Mysterious lump moving around woman's face was actually a parasitic worm

Mysterious lump moving around woman's face was actually a parasitic worm

Mysterious lump moving around woman's face was actually a parasitic worm

A woman who went to an ophthalmologist complaining of lumps that were appearing and disappearing in various places on her face received a surprising and somewhat horrifying diagnosis.

According to a report in the New England Journal of Medicine, the parasite was fixed with forceps and removed surgically.

Five days later, the lump moved up to her eyelid.

. However, in five days, the swelling shifted above her left eyelid and in 10 days the left side of her upper lip.

The lady made a decision to document the movement of the nodule and this she did by taking photographs of her face.

She said it caused occasional itching and burning, but had no other symptoms. Turns out, she had a particular kind of parasitic worm, Dirofilaria repens, living under her skin.

A physical examination showed a superficial moving along the lump. Subsequent genetic tests identified the worm as a Dirofilaria repens. The woman in the case in NEJM reportedly made a full recovery.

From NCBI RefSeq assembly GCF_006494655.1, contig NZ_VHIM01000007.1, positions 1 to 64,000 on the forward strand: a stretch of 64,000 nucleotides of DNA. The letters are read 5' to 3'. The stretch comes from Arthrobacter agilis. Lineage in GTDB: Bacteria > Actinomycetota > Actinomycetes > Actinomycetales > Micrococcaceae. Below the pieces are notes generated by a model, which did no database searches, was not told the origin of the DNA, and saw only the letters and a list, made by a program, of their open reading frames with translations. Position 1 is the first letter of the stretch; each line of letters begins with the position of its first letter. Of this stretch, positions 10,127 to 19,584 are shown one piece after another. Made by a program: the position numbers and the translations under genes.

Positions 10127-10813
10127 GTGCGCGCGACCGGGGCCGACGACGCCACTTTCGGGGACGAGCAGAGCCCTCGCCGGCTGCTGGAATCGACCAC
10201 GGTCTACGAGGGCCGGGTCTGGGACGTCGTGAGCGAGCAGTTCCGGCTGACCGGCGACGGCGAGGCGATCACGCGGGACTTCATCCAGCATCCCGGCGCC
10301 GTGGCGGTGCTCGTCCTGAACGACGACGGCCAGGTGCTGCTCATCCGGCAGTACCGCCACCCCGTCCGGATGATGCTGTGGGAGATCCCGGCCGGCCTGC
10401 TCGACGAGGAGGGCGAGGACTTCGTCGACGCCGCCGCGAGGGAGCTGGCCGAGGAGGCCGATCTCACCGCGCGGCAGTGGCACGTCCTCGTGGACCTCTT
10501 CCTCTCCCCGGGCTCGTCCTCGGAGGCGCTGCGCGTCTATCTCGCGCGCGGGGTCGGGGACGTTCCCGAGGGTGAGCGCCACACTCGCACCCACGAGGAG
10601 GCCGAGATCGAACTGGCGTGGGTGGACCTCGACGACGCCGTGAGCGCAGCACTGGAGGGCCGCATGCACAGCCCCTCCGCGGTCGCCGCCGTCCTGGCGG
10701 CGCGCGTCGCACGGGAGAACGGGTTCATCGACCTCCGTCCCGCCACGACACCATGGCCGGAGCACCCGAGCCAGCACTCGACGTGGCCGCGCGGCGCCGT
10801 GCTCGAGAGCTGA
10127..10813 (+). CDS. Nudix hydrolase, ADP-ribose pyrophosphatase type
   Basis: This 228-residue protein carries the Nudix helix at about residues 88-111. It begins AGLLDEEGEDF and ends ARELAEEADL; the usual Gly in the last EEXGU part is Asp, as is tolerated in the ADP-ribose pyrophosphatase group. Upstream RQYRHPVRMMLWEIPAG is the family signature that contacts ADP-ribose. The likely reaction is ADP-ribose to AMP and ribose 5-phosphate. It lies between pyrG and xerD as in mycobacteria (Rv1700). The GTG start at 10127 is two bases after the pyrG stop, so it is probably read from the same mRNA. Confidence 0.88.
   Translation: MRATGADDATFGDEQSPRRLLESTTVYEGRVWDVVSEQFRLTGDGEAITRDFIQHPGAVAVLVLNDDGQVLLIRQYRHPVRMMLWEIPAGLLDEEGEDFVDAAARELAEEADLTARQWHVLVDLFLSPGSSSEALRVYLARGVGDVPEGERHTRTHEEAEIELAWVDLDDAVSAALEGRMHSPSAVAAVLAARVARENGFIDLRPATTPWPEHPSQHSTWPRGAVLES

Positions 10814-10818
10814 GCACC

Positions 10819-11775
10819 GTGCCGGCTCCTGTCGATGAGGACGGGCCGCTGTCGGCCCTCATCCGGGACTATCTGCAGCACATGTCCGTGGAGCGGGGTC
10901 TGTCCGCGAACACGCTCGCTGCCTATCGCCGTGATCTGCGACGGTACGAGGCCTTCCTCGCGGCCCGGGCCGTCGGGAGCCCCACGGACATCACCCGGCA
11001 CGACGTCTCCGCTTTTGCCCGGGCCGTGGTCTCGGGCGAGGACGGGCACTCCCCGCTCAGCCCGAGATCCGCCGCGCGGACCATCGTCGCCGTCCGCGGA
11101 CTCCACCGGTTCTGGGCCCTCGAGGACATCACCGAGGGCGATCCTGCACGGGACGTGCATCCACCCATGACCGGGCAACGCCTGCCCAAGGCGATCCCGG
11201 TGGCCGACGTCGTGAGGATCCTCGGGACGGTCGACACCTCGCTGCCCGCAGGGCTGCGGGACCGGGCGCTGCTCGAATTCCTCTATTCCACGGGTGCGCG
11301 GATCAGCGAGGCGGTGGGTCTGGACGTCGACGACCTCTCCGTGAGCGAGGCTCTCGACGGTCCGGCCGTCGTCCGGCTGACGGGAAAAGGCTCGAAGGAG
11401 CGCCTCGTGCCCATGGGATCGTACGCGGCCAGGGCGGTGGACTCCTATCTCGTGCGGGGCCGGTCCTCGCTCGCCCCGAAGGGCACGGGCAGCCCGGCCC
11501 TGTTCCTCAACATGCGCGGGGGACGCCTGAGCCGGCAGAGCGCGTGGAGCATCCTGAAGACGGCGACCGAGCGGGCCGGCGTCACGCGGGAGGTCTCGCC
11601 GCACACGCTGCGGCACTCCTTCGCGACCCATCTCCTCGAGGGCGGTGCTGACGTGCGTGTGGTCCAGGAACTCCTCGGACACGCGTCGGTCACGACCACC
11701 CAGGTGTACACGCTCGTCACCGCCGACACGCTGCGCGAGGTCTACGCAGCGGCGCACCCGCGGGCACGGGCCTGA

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But dirofilariasis (the infection caused by these worms) is still more common in humans than you'd want it to be.

Typically, these worms only infect dogs, foxes, or raccoons. For the most part, they are not risky to humans. So a human infection by one of these worms is always an accident. The 32-year-old first experienced the development on her face after she visited a rural area outside Moscow.

However, transmission to humans is rare. Vladimir Kartashev, a professor of medicine at Rostov State Medical University who treated the Russian woman wrote a study on dirofilariasis in 2015 which revealed that between June 1997 and June 2013 almost 1,300, mostly women who visited rural areas, were infected in Russia. She didn't pay attention to it, at first, but she started posting pictures of the bump of her social media channel just in case.

But tourists who plan to travel to Russian Federation to watch the FIFA world cup this year are advised to always keep insect repellant at hand and cover themselves up if they plan on visiting the rural areas.

There are a number of medical conditions that can cause bumps and lumps in the skin of your face, but this turned out to be none of those. However, it would appear that the treatment is pretty straightforward - surgery to remove the critter.

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